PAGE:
Former President Barack Obama told MSNBC in an interview Thursday that it has been troubling to watch Republicans defend President Donald Trump's baseless voter fraud claims.
"These are just bald assertions, they have been repeatedly rejected by the courts, and I think I’m less surprised by Donald Trump doing this. He has shown only a flimsy relationship with the truth," Obama told MSNBC contributor Jonathan Capehart in an interview. "I’m more troubled that you’re seeing a lot of Republican officials go along with it, not because they actually believe it, but because they feel intimidated by it."
Obama sat down to discuss his recently released 768-page best-selling memoir “A Promised Land," which covers his first term in office. In past years, Obama had been reluctant to openly criticize Trump and other Republicans. But his biting criticism of the president and his party comes two weeks after an election that Trump refuses to concede to Obama’s former vice president.
"Joe Biden is going to be the next president of the United States. Kamala Harris is going to be the next vice president," Obama said. "I have been troubled, like every American, whether you’re a Republican or a Democrat or independent should be troubled, when you start having attempts to block, negate, overturn the people’s vote when there’s no actual evidence that there was anything illegal or fraudulent taking place."
Obama also excoriated conservative-leaning news outlets for giving a platform to the claims.
"And the degree to which you’ve seen some news outlets that cater to the right and the conservative viewpoint, somehow try to prop up these bogus claims," he said.
Few Republican lawmakers have publicly acknowledged that Biden will be the next president — vacillating between loyalty to a president who still enjoys strong support among the GOP base and their oath to protect the guardrails of democracy, which are being tested in the middle of an economic and public health crisis. Numerous Republicans have promoted the president's baseless claims of voter fraud in several states and promoted his legal team's meritless lawsuits in court, many of which have failed.
Obama said in the MSNBC interview that "at the end of the day, I don't think any of this will be successful."
"I think that you have enough Republicans with integrity, including officials in places like Georgia, that have said, 'We’re just going to count and call it the way we see it.' And that’s what they're supposed to do. That's what we should expect any public official to do," he said.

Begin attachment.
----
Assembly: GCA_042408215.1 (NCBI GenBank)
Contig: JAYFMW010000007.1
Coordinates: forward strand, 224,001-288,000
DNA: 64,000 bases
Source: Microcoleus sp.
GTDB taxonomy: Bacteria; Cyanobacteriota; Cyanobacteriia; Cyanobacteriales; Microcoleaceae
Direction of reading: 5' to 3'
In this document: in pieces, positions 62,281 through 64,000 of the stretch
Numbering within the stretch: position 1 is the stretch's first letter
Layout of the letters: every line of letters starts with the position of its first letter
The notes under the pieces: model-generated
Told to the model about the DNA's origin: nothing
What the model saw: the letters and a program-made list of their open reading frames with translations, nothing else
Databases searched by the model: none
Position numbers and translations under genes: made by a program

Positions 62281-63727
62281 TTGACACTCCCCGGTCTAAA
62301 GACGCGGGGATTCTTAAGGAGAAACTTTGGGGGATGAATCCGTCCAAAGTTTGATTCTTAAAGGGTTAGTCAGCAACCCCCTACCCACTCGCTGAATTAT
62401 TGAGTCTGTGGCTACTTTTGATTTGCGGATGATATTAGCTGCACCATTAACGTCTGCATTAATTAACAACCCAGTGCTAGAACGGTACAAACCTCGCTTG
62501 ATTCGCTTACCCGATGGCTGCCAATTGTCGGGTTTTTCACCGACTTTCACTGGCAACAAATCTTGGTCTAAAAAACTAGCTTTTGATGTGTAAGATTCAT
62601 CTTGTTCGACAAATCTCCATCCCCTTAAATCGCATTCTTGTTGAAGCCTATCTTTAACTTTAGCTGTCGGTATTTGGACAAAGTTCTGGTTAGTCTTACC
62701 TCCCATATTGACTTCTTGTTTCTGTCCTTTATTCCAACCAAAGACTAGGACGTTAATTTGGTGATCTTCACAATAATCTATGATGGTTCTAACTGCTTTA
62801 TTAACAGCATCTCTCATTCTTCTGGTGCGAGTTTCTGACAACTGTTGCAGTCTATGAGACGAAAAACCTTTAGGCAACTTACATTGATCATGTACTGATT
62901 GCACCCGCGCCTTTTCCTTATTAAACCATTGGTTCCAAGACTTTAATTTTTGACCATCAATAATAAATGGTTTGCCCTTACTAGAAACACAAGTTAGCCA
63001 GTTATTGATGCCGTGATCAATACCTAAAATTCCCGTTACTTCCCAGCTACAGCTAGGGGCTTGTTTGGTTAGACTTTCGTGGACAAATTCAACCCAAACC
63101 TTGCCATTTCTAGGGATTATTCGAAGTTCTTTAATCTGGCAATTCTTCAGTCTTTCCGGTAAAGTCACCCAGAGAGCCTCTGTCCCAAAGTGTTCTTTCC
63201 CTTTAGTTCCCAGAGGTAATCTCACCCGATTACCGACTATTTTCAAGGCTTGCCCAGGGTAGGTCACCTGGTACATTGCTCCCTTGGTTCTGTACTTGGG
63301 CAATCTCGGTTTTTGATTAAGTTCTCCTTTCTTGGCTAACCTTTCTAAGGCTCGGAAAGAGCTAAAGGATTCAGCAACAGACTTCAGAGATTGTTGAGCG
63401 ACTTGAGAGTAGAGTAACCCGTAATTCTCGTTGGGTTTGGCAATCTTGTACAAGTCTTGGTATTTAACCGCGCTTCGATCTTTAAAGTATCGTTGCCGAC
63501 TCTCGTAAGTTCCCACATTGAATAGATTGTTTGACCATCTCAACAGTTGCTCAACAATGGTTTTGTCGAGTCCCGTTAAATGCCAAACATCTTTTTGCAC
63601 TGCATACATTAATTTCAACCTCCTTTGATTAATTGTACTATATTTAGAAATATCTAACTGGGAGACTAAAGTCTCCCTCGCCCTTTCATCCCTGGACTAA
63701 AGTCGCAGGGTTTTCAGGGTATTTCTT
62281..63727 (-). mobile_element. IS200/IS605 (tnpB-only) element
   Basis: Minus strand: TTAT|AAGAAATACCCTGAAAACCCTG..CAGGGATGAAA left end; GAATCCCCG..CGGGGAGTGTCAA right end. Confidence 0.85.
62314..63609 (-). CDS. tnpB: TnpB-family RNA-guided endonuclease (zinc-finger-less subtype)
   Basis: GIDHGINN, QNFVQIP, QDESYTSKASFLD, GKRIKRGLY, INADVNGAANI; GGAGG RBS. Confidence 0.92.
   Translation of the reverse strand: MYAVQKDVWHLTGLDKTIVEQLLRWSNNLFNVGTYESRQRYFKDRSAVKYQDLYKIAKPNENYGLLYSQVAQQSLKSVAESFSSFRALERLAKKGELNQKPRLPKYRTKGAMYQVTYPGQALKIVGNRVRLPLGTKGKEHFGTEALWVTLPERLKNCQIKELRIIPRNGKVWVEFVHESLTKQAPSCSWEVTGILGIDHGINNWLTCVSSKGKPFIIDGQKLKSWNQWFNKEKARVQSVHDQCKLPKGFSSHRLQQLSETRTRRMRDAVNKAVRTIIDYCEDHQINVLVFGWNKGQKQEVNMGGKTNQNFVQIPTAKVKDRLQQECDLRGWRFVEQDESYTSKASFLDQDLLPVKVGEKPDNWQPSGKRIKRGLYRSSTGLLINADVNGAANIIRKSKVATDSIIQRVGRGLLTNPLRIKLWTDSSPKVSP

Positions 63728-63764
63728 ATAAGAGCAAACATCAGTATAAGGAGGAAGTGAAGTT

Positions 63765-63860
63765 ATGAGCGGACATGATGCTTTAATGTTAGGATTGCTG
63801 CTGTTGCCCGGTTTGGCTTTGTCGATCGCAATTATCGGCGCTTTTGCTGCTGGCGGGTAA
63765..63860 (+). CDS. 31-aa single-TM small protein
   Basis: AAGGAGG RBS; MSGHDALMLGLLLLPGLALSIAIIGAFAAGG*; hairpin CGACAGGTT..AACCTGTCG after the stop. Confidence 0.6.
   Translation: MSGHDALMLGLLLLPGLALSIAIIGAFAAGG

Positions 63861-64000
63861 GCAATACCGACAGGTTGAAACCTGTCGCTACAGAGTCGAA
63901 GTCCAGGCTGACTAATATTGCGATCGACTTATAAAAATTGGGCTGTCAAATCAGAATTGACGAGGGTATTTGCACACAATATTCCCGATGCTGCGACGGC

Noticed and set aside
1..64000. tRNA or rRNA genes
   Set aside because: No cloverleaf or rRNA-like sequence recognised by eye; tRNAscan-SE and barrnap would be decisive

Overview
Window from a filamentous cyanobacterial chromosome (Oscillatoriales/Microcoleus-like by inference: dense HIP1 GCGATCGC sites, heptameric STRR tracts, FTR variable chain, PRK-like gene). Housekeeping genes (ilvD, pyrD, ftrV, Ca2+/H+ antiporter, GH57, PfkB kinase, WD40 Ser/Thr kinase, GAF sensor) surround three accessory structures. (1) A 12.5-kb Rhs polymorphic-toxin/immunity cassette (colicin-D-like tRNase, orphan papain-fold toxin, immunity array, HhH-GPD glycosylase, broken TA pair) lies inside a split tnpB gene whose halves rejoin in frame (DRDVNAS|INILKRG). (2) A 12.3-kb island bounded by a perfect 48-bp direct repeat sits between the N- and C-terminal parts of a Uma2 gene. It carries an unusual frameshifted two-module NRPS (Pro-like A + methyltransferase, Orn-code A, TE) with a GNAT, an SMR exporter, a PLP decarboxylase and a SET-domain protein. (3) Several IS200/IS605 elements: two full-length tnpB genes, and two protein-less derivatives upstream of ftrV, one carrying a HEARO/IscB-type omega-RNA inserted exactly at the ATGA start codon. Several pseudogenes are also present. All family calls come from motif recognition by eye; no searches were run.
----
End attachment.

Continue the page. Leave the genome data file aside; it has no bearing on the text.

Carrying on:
Some current and former Trump officials have privately reached out to Biden's transition team, but the Trump administration is still delaying the formal, orderly transition of power — a move some Republicans have raised concerns about while also supporting the president's losing legal fight.
Obama was asked about a recollection in his book of riding to his inauguration with outgoing President George W. Bush and of seeing protesters on the route with signs calling for Bush's indictment.
Obama wrote that he "felt quietly angry on his behalf," that the protests seemed graceless and unnecessary, considering Bush was in his final hour as president, and that Obama was troubled by the divisions the protests showed.
"I think that 2008's very different than 2020," Obama said. "The way Donald Trump's behaving in transition is very different than the way George Bush behaved on his final months, when he was in office — and because, we're in the middle of a pandemic, we don't know what inauguration's going to look like."
"But I think Joe Biden is right to say that we should all make an effort to do our best to lower the temperature and listen to the other side," Obama said.
"But, I think when you have a current president whose entire style is to fan division, that's hard while he's on the stage," he added. “In some ways, I think it will be useful for us to just get back to the normal arguments between Democrats and Republicans.”
Obama also said that "there are things that transcend partisanship," like the oath of office to uphold the Constitution and the rules and the laws of the nation.
"You know, I didn’t enjoy having to call Donald Trump and congratulate him for having won the night of his election four years ago, but I did it because that’s part of my job," he said.
"And the same way that George Bush called me and invited me and facilitated my transition — you know, that’s part of the continuity of our democracy that allows us to have arguments, have differences, but at the end of the day, still be confident that this is a government of, by and for the people," he said.
The MSNBC special also included conversations with members of My Brother’s Keeper, an initiative Obama launched during his presidency aimed at breaking down barriers for young men and boys of color, that touched on mentorship, education and race — and the bias that still affects them despite their success.